The Justo is direct drive (you take off your bike’s rear wheel and use a cassette mounted to the trainer) and the power measurement is said to be accurate to +/-1% with the integrated power meter. The Justo is also said to calibrate itself automatically without you needing to get involved, which is a welcome feature.
Elite says that the Justo improves on its existing Direto XR-T trainer with new features and added performance while following the compact form factor of the Suito-T.
Elite says that the Justo’s Flex Feet squash as you pedal, allowing you to sway the bike as if you’re riding outdoors. You can choose between two different options to tune the ride.
The Elite Justo is £999.99.
Mio’s new GPS computer, called Cyclo Discover Connect, is now available in the UK. It provides GPS navigational data and is compatible with Mio’s latest MioShare App that’s designed to offer route ideas and allow you to synchronise your data with multiple route planning services.
Mix says, “The Cyclo Discover Connect features a full colour 3.5in touchscreen with unique, large-button launchers to enable users to select any function by simply clicking a button. Equipped with wifi, it provides cyclists or walkers with a cable-free experience for transferring data, and the built-in Bluetooth ensures it is always connected with hands-free notification during journeys.”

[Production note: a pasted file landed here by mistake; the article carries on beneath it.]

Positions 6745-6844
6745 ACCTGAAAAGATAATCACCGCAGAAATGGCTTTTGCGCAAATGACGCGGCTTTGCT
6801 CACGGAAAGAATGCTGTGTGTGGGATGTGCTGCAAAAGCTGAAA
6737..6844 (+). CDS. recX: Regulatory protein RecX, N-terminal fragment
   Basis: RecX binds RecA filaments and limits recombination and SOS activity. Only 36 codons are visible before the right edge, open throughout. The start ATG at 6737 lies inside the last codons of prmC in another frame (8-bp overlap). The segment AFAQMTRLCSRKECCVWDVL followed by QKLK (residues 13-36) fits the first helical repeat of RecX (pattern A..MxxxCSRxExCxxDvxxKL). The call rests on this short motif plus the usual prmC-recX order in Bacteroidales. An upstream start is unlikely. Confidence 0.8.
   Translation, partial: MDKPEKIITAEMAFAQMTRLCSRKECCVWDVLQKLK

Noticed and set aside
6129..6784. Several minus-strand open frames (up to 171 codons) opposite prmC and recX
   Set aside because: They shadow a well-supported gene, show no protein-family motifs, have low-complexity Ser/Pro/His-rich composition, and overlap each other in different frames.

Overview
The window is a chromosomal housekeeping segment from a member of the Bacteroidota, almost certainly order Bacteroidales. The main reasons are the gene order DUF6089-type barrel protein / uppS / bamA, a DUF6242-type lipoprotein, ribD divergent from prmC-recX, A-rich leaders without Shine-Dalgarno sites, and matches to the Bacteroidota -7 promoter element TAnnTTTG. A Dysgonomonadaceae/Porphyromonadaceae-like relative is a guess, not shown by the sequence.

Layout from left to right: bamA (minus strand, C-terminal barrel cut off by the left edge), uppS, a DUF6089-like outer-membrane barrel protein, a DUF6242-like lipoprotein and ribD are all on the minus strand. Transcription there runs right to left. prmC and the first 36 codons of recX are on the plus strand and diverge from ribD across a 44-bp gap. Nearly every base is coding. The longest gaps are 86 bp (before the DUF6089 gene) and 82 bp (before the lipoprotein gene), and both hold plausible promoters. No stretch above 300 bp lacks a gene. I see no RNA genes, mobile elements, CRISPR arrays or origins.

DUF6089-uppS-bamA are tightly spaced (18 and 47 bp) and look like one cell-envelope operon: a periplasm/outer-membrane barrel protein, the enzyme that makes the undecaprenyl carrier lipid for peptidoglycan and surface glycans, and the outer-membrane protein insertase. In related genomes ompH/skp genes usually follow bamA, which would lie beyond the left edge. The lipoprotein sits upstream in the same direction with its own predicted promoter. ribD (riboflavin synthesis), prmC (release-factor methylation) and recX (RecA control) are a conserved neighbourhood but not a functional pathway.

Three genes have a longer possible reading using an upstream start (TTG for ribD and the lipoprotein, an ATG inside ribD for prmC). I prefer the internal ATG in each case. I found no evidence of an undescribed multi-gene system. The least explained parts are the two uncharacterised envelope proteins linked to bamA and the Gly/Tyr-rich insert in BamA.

It has an IPX7 waterproof rating, meaning you can immerse it a metre deep in water for 30 minutes if that’s your thing. More to the point, it’ll stand up to heavy rain.
Aussie clothing company MAAP has launched the latest phase of its OffCuts Program where excess fabrics from previous jersey production runs are repurposed into new clothing.
The result is this multi-coloured Evade Pro Base Jersey that’s available with short sleeves (£140) and long sleeves (£145) for both men and women. The OffCuts Program Evade Pro Base Jersey is available in limited quantities from maap.cc and select retailers.
With the 2022 Tour de France starting in Copenhagen, CeramicSpeed has given four pro teams special edition OSPW (Oversize Pulley Wheel System) Aeros showing the brand’s Danish heritage.
Riders from Astana Qazagstan Team, Intermarché-Wanty- Gobert, Israel-Premier Tech, and Team TotalEnergies started the race with the Danish flag covering their rear derailleur cages.
CeramicSpeed was founded in Denmark in 2004 and all of its production facilities are still on the country’s west coast.
The CeramicSpeed OSPW Aero was officially launched last week with a €739 price tag and the claim that it can save you 2.5 seconds over a 25km time trial.
Bioracer says that the custom time trial suits used by Filippo Ganna and the other Team Ineos Grenadiers riders in the Tour de France are the fastest ever.
“Wind tunnel tests were conducted at three separate sites… [and they] were unanimous: the time trial suit is more aerodynamic and faster than ever before,” says Bioracer.